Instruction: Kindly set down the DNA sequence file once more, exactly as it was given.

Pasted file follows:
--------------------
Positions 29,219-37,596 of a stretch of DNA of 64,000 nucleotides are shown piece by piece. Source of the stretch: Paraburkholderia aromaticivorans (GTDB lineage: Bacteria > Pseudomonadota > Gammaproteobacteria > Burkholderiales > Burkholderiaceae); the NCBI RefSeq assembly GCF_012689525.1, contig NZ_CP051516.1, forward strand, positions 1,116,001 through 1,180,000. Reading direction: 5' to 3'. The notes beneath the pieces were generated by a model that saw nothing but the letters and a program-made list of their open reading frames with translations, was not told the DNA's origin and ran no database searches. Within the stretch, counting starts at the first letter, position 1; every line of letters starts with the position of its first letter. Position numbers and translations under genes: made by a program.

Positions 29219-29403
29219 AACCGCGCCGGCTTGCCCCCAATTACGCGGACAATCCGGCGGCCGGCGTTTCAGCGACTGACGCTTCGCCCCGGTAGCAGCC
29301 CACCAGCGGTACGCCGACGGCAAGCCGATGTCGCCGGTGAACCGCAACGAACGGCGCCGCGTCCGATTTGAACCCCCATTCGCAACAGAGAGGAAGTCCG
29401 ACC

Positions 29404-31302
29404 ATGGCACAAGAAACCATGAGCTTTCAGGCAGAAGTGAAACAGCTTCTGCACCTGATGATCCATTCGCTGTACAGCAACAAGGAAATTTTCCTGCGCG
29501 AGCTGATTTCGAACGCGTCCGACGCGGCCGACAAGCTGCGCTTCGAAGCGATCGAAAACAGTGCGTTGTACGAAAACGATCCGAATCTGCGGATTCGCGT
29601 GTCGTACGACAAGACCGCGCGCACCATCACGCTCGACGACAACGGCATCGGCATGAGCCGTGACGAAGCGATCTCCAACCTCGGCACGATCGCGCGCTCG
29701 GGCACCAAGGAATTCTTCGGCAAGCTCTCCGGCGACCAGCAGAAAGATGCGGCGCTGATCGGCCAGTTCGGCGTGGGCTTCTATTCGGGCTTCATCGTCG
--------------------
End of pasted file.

Positions 29,219-37,596 of a stretch of DNA of 64,000 nucleotides are shown piece by piece. Source of the stretch: Paraburkholderia aromaticivorans (GTDB lineage: Bacteria > Pseudomonadota > Gammaproteobacteria > Burkholderiales > Burkholderiaceae); the NCBI RefSeq assembly GCF_012689525.1, contig NZ_CP051516.1, forward strand, positions 1,116,001 through 1,180,000. Reading direction: 5' to 3'. The notes beneath the pieces were generated by a model that saw nothing but the letters and a program-made list of their open reading frames with translations, was not told the DNA's origin and ran no database searches. Within the stretch, counting starts at the first letter, position 1; every line of letters starts with the position of its first letter. Position numbers and translations under genes: made by a program.

Positions 29219-29403
29219 AACCGCGCCGGCTTGCCCCCAATTACGCGGACAATCCGGCGGCCGGCGTTTCAGCGACTGACGCTTCGCCCCGGTAGCAGCC
29301 CACCAGCGGTACGCCGACGGCAAGCCGATGTCGCCGGTGAACCGCAACGAACGGCGCCGCGTCCGATTTGAACCCCCATTCGCAACAGAGAGGAAGTCCG
29401 ACC

Positions 29404-31302
29404 ATGGCACAAGAAACCATGAGCTTTCAGGCAGAAGTGAAACAGCTTCTGCACCTGATGATCCATTCGCTGTACAGCAACAAGGAAATTTTCCTGCGCG
29501 AGCTGATTTCGAACGCGTCCGACGCGGCCGACAAGCTGCGCTTCGAAGCGATCGAAAACAGTGCGTTGTACGAAAACGATCCGAATCTGCGGATTCGCGT
29601 GTCGTACGACAAGACCGCGCGCACCATCACGCTCGACGACAACGGCATCGGCATGAGCCGTGACGAAGCGATCTCCAACCTCGGCACGATCGCGCGCTCG
29701 GGCACCAAGGAATTCTTCGGCAAGCTCTCCGGCGACCAGCAGAAAGATGCGGCGCTGATCGGCCAGTTCGGCGTGGGCTTCTATTCGGGCTTCATCGTCG